Mary Corbet

writer and founder


I learned to embroider when I was a kid, when everyone was really into cross stitch (remember the '80s?). Eventually, I migrated to surface embroidery, teaching myself with whatever I could get my hands on...read more

Contact Mary

Connect with Mary



2024 (73) 2023 (125) 2022 (136) 2021 (130) 2020 (132) 2019 (147) 2018 (146) 2017 (169) 2016 (147) 2015 (246) 2014 (294) 2013 (294) 2012 (305) 2011 (306) 2010 (316) 2009 (367) 2008 (352) 2007 (225) 2006 (139)

Weekend Stitching: My Leafy Tree Sampler of Sorts


Amazon Books

Good morning, and a happy Monday all around! I hope you had a wonderful weekend and were able to spend some quality time with your needle and thread!

I got in quite a few hours of stitching this weekend, as I made haste to finish my Leafy Tree, which is a sampler of sorts, though not in the traditional sense. It involves many different stitches that I’m using to fill in a lot of leaves, using a lot of greens and yellow-greens.

It’s fun!

When I talked about this project a couple weeks ago, I was getting ready to re-start it. The first attempt was on an oatmeal / natural linen, and I regretted that initial choice. I switched to a white background for a couple reasons. I think it was a good decision, under the circumstances.

So far, there are a couple things that surprise me about this project, and a couple things that still need tweaking before I can make it ready for others to stitch, too!

Leafy Tree Embroidery Sampler - stitches and leaves

One big surprise was that there are more leaves on it than I realized!

Variety & Quantity – They Don’t Always Agree

Despite this list of sixteen different ways to embroidery leaves and leaf-like elements that I put together for you a while ago, not all of those approaches (and the others I had in mind originally) work on this particular tree.

Although the quantity of leaves seems to beg for a similar quantity of interpretations in stitches, I found that, when I strayed into anything particularly textured or particularly unusual as a stitch for a leaf, I didn’t like the results. It was too much.

So, while my original intention was to go hog-wild on stitches, in fact, as I work through it, I find that the result is more pleasing and more unified without too wide of a variety.

And that’s ok! There’s no real room to get bored with repetitive fillings for the leaves, because there’s still plenty of variety.

Leafy Tree Embroidery Sampler - stitches and leaves

I’m also surprised at the sheer quantity of greens available in DMC threads. This shouldn’t be surprising – natural elements are so frequently embroidered, and green is one of the most dominant colors in nature.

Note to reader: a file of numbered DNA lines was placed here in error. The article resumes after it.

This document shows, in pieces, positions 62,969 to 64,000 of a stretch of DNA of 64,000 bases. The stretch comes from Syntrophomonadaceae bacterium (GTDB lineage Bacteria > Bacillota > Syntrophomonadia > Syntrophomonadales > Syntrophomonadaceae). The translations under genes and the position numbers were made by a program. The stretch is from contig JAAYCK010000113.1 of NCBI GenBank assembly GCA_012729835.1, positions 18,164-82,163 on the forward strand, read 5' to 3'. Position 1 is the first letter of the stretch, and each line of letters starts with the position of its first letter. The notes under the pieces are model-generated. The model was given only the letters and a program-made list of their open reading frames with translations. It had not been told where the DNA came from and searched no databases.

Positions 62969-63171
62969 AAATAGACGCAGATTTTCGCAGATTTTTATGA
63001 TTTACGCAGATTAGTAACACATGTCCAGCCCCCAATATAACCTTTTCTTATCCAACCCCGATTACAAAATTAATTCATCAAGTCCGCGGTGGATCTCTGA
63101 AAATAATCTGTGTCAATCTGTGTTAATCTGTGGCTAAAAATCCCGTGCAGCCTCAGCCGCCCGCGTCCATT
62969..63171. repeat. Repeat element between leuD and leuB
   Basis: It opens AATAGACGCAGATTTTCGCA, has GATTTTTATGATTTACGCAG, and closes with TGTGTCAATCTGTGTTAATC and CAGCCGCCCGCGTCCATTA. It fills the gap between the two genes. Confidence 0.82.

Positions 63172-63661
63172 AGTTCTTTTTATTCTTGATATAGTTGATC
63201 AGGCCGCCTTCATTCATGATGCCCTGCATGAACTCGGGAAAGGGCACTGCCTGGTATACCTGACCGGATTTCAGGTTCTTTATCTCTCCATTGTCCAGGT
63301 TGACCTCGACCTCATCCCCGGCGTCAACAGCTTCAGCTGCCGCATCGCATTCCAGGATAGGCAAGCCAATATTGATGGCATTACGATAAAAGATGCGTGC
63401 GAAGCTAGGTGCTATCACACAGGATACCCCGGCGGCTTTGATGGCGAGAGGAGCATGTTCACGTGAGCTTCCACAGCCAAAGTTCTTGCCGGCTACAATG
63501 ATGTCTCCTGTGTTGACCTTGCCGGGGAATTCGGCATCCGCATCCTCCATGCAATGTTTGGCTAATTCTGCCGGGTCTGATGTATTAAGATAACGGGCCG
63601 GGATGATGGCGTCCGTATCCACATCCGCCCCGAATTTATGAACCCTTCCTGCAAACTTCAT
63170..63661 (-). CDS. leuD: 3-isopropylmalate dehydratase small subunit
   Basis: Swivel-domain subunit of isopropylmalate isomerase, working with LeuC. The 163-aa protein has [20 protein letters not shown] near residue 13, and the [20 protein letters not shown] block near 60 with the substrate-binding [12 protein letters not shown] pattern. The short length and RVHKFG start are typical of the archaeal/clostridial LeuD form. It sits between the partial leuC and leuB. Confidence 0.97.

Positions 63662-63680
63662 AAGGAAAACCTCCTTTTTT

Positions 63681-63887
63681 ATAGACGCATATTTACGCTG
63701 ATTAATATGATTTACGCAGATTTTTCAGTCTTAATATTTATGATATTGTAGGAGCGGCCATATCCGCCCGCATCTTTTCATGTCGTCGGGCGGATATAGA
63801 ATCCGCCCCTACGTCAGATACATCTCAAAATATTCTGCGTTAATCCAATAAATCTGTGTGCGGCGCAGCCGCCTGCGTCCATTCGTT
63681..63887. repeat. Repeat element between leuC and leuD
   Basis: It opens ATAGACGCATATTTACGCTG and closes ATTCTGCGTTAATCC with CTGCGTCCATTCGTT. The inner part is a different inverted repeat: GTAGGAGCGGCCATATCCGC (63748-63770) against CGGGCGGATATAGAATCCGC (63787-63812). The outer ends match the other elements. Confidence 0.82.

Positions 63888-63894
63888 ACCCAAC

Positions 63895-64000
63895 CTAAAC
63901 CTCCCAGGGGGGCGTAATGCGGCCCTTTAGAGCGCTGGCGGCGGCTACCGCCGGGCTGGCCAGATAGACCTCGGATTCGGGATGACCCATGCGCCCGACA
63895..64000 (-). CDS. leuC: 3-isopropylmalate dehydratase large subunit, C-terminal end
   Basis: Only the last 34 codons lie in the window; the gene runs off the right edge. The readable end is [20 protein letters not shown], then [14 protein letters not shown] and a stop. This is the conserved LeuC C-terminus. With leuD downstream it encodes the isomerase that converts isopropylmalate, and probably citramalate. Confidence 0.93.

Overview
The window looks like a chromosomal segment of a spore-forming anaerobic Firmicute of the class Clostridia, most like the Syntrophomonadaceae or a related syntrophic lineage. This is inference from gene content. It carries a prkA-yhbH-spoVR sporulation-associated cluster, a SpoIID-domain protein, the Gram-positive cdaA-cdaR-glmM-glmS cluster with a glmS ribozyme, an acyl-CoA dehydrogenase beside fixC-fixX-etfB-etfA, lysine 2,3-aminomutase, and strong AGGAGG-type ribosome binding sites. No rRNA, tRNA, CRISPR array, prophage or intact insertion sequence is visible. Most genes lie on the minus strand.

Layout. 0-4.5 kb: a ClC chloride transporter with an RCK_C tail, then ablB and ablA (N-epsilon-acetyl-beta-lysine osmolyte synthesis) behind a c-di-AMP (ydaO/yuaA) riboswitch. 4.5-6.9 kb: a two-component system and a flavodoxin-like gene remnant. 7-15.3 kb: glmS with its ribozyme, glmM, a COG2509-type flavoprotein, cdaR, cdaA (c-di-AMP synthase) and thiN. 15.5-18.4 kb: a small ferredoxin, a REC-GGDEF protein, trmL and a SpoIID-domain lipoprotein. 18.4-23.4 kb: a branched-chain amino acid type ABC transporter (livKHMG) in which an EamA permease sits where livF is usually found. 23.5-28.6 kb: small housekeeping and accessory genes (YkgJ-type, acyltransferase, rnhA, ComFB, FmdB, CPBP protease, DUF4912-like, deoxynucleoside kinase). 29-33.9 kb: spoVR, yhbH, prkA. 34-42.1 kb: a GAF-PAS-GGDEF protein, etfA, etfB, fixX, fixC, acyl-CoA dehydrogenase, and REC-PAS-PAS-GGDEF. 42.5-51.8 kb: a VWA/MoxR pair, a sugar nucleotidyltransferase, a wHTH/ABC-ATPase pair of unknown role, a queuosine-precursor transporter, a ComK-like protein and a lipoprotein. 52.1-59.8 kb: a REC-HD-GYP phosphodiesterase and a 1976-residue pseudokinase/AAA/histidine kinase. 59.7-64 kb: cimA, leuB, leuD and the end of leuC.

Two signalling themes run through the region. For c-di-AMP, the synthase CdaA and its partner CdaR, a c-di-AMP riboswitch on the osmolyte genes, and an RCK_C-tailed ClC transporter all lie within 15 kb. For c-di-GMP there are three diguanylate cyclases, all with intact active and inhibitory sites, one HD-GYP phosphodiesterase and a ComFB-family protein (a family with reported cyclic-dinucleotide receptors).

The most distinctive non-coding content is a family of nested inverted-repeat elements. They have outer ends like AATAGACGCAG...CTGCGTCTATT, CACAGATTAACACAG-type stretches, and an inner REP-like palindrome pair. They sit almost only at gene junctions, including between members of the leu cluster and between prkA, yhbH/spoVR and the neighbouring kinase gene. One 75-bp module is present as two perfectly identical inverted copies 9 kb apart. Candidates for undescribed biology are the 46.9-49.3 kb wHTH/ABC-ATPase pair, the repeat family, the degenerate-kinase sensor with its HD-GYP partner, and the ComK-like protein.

The Limitations of Limiting the Number of Shades

But when you try to manipulate greens and yellow-greens into a varied but somewhat limited palette (not too many people want to stitch a project that calls for 75 shades of green…), it’s challenging! Fun, but challenging!

I tried to combine both cool and warm values in the piece, too, and for the most part, I think it’s working. There are some leaves I plan to pick out and re-stitch, though, due to color placement or just all around bad stitching.

One limitation I’m running into is blending shade values upwards on the tree, to make it progress from dark to light in a coherent way. Perhaps this could be done more easily if I weren’t trying to limit the number of shades I’m using to something a little more reasonable. Again, who wants to invest in 75 shades of green for one little project?

On a fun note, I’m using several of the new shades of DMC yellow-greens, and they’re working out splendidly. I like them!

As I work along in the project, I also forgot one of my original approaches, which was to use a single strand of floss on the tiniest leaves, so in some groupings, the tiny leaves are quite fine and light; in other groupings, they’re heavy and chunky, because I used two strands of floss.

I’m not sure if that warrants tweaking yet – there are still plenty of tiny fill in leaves that I can scatter about with a single strand of floss, to balance things.

The Deadline, What’s Next, and What About You?

I plan to have this tree finished in the next few days, and then I’m moving on to another project that I just finished re-designing this weekend. It’s a resurrection of an old instructional project from the early days of Needle ‘n Thread, re-imagined, and I can’t wait to get on to that!

So, that was my weekend stitching! Altogether, I devoted about 8 hours to plying my needle over the past couple days.

And that reminds me, I’m plying a new brand of needle right now, and it’s been a revelation. I’ll tell you about that in the days to come!

What are you working on? Did you manage to get in any weekend stitching? Did you run into any snags? Did you start something new? Finish something old? Run into any exciting discoveries along the way? Feel free to tell us about your recent stitching adventures! We’d love to hear them – chime in the conversation below!


Leave A Comment

Your email address will not be published. Required fields are marked *


(71) Comments

  1. Morning Mary ~ what a lovely post to wake up to this morning. And yes, I did get to ply my needle this weekend. I’ve found a pattern to make a pillow top for TAST. However, the first element is tiny, worked in one or two threads (DMC) and all my efforts so far with the camera on small stitching have not worked so well.